Thursday 2013-10-24

Macroeconomic Stories and Patterns by Ed Leamer

While Leamer's analyses are US-centric, he approaches macro's problems with the pragmatic poise of a statistician. This seems best read as a counterpart to Gordon or Mankiw's intro to macro texts.

Correlation is in the data. Causation is in the mind of the observer.
-- Clues: Temporal Ordering of Components of GDP
In a normal consumer recession, weakness in spending on homes and autos creates pent-up demand, and the low interest rates in the aftermath of a recession move sales forward in time, capturing sales that had not been made during the recession. But there were no lost sales of homes and autos during the 2001 Comeuppance. So where do you suppose the sales in 2003 - 2005 came from? They came from the future. Dr. Greenspan was moving sales backward in time, not forward. That created economic strength in 2003 - 2005, but inevitable weakness later when there were fewer potential home and auto buyers. To put this another way, monetary policy needs to be conceived explicitly as an intertemporal control problem, with the decisions made today affecting the options later on.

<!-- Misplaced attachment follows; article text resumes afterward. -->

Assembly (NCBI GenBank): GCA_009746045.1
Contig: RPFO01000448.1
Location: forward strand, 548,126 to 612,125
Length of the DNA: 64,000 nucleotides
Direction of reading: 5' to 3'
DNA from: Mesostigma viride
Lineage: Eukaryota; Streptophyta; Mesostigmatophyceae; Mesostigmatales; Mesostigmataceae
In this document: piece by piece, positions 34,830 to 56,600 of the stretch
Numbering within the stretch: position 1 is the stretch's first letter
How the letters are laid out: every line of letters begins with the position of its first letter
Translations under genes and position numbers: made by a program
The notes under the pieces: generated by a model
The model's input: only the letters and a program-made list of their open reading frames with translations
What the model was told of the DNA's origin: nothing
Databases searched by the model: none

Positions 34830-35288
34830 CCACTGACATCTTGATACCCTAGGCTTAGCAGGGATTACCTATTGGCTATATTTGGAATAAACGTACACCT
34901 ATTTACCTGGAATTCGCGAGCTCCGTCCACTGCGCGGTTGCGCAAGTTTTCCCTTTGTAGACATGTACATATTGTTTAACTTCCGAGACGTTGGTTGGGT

-- Clues: Temporal Ordering of Components of GDP